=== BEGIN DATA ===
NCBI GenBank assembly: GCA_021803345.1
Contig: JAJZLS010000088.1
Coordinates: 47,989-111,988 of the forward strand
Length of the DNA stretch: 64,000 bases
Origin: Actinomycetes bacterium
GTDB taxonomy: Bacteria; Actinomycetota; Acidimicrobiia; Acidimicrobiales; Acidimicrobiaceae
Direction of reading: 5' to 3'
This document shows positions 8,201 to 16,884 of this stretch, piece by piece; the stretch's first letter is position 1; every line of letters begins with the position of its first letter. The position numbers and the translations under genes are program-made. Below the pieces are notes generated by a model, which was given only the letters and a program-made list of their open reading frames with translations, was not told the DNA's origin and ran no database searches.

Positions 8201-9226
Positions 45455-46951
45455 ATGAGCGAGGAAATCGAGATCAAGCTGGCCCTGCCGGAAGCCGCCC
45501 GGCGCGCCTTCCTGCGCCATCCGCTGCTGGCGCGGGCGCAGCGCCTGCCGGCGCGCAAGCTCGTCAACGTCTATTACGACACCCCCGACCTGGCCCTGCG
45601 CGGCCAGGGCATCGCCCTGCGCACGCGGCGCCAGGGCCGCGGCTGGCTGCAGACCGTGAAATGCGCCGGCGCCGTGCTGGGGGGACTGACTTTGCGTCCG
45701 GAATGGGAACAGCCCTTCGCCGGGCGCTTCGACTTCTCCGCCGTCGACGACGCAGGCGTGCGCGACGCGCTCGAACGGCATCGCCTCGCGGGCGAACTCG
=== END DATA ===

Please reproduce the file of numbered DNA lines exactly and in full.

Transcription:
NCBI GenBank assembly: GCA_021803345.1
Contig: JAJZLS010000088.1
Coordinates: 47,989-111,988 of the forward strand
Length of the DNA stretch: 64,000 bases
Origin: Actinomycetes bacterium
GTDB taxonomy: Bacteria; Actinomycetota; Acidimicrobiia; Acidimicrobiales; Acidimicrobiaceae
Direction of reading: 5' to 3'
This document shows positions 8,201 to 16,884 of this stretch, piece by piece; the stretch's first letter is position 1; every line of letters begins with the position of its first letter. The position numbers and the translations under genes are program-made. Below the pieces are notes generated by a model, which was given only the letters and a program-made list of their open reading frames with translations, was not told the DNA's origin and ran no database searches.

Positions 8201-9226
Positions 45455-46951
45455 ATGAGCGAGGAAATCGAGATCAAGCTGGCCCTGCCGGAAGCCGCCC
45501 GGCGCGCCTTCCTGCGCCATCCGCTGCTGGCGCGGGCGCAGCGCCTGCCGGCGCGCAAGCTCGTCAACGTCTATTACGACACCCCCGACCTGGCCCTGCG
45601 CGGCCAGGGCATCGCCCTGCGCACGCGGCGCCAGGGCCGCGGCTGGCTGCAGACCGTGAAATGCGCCGGCGCCGTGCTGGGGGGACTGACTTTGCGTCCG
45701 GAATGGGAACAGCCCTTCGCCGGGCGCTTCGACTTCTCCGCCGTCGACGACGCAGGCGTGCGCGACGCGCTCGAACGGCATCGCCTCGCGGGCGAACTCG